The U.S. economy is experiencing “a particularly bright moment,” according to Federal Reserve Chairman Jerome Powell, which is why Fed officials increased interest rates by a quarter of a percentage point to a new range of 2 to 2.25 percent and are likely to hike one more time by the end of the year. The strength is likely to persist into next year. According to the central bank’s “dot plot,” which is intended to forecast future actions, there will be four rate hikes by the end of 2019.
With consumer, business and Fed confidence running high, most economists expect that wage gains will keep the economy humming. In August, wages were up by 2.9 percent from a year ago, the fastest pace in nine years. Still, worker pay has been slower than overall economic growth. And when accounting for inflation, the annual increase in wages was just 0.2 percent. Yes, employees have seen improvement in their benefits, but the growth of total compensation is a full percentage point lower than it was the last time the unemployment rate was at this level.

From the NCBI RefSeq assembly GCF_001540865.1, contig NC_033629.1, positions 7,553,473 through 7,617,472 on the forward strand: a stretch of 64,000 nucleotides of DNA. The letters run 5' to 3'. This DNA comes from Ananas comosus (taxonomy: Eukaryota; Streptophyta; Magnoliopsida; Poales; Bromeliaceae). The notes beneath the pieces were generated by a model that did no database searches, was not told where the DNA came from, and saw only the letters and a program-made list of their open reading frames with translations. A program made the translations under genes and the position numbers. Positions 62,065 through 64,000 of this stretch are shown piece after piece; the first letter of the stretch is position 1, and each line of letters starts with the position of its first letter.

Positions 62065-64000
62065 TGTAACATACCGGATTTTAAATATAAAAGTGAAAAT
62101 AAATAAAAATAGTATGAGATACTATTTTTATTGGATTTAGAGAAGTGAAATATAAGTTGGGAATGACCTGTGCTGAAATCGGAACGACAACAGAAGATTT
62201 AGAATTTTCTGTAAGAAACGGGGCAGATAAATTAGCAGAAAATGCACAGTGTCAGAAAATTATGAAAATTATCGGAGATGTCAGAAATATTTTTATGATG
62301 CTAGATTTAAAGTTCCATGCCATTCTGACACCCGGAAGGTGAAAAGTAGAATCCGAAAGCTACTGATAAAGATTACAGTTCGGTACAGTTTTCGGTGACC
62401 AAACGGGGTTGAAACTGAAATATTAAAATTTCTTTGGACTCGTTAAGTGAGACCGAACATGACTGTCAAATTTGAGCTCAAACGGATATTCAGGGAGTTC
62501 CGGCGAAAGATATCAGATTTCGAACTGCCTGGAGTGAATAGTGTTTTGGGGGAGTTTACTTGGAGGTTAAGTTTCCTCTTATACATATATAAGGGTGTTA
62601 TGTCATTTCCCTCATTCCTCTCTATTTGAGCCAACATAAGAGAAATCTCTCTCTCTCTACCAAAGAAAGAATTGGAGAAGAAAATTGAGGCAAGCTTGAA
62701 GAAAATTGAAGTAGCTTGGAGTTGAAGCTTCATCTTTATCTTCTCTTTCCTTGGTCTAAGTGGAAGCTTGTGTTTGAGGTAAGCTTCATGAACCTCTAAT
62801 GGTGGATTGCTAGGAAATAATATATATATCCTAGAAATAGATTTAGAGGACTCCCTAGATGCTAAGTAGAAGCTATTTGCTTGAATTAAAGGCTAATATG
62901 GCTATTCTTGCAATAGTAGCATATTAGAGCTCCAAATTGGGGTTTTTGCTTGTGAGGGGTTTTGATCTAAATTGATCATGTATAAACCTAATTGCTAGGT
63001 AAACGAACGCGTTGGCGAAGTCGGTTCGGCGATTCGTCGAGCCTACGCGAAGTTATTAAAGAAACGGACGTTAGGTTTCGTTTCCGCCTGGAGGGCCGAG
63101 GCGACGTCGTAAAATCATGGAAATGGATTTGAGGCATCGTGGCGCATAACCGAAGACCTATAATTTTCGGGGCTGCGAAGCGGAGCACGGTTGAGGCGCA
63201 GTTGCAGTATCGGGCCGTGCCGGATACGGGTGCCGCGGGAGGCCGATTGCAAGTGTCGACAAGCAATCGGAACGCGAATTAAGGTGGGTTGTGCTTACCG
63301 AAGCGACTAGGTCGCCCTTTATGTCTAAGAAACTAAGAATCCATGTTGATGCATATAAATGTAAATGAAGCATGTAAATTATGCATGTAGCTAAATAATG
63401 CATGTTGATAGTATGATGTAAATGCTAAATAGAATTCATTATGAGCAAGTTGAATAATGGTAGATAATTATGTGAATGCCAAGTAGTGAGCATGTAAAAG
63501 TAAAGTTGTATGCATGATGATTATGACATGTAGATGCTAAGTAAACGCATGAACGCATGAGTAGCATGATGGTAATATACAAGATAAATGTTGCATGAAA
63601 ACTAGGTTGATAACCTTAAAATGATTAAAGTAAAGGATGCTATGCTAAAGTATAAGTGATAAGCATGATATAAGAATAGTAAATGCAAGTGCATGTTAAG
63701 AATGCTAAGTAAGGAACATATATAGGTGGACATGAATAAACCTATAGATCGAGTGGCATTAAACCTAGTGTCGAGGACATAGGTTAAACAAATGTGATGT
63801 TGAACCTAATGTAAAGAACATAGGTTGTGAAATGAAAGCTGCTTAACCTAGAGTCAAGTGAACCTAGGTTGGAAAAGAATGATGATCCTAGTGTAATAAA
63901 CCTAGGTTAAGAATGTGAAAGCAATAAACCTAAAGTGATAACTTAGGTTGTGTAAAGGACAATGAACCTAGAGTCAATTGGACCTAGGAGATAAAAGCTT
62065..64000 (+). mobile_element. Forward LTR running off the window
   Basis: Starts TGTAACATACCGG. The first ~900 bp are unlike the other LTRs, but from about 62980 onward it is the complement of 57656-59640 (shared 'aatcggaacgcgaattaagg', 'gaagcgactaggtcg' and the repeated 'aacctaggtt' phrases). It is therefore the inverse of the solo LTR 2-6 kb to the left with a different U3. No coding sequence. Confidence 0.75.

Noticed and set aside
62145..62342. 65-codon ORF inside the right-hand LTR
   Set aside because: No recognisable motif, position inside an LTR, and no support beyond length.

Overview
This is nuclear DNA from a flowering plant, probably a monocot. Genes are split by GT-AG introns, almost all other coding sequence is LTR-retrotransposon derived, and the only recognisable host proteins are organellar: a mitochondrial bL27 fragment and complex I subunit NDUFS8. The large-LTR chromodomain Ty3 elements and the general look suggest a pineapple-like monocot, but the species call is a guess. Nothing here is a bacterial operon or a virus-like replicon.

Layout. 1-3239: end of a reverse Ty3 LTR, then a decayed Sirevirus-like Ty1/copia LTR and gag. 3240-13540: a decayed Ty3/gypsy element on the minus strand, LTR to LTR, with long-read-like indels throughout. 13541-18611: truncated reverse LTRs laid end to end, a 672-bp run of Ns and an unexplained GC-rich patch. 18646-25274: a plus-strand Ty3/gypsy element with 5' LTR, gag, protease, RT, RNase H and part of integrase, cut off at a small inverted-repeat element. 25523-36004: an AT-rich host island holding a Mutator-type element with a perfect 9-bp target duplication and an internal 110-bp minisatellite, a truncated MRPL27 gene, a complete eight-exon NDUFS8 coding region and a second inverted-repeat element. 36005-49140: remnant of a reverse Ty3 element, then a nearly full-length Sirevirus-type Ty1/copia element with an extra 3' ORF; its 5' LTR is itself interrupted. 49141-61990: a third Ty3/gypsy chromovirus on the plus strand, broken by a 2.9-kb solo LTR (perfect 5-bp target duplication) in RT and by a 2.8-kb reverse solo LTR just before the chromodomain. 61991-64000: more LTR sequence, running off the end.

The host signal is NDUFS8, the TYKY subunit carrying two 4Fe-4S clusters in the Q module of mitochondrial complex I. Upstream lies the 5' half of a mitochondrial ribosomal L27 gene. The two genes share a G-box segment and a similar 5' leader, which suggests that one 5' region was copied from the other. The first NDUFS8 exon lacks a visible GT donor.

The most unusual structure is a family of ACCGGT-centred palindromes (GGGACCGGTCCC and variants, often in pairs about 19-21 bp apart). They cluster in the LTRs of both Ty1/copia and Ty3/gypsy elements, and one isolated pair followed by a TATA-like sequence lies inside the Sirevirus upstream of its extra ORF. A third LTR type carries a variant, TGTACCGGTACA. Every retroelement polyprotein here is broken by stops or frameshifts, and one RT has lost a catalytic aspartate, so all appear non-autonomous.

What gives? According to the Wall Street Journal’s recent survey of economists, “pay raises are being depressed by three powerful forces: sluggish productivity gains, an aging population and overseas competition—that could persist despite low unemployment.”
We will learn just how bright the labor market was in September, when the government releases its monthly report on October 5th. The consensus estimate expects that 190,000 jobs were created and the unemployment rate will edge down to 3.8 percent, which would match the 18-year low reached in May. (For those keeping track, the lowest rate seen over the past near-five decades was 3.7 percent (Dec 1969), amid the Vietnam War.) Wages are likely to rise by 3 percent from a year ago and could edge higher by the end of the year. That extra money should help consumers stay ahead of rising prices.
Trade and Jobs: How is the ongoing trade war with China and other parts of the world impacting the labor market? At first glance, by not much at all…but the strength of the U.S. dollar, which rises as the economy improves and the Fed raises rates, has already started to slow down the manufacturing sector. While there is likely to be a rebound in manufacturing employment in September, don’t be fooled into thinking that this is a result of trade policy; rather it is more likely a bounce back from recent losses.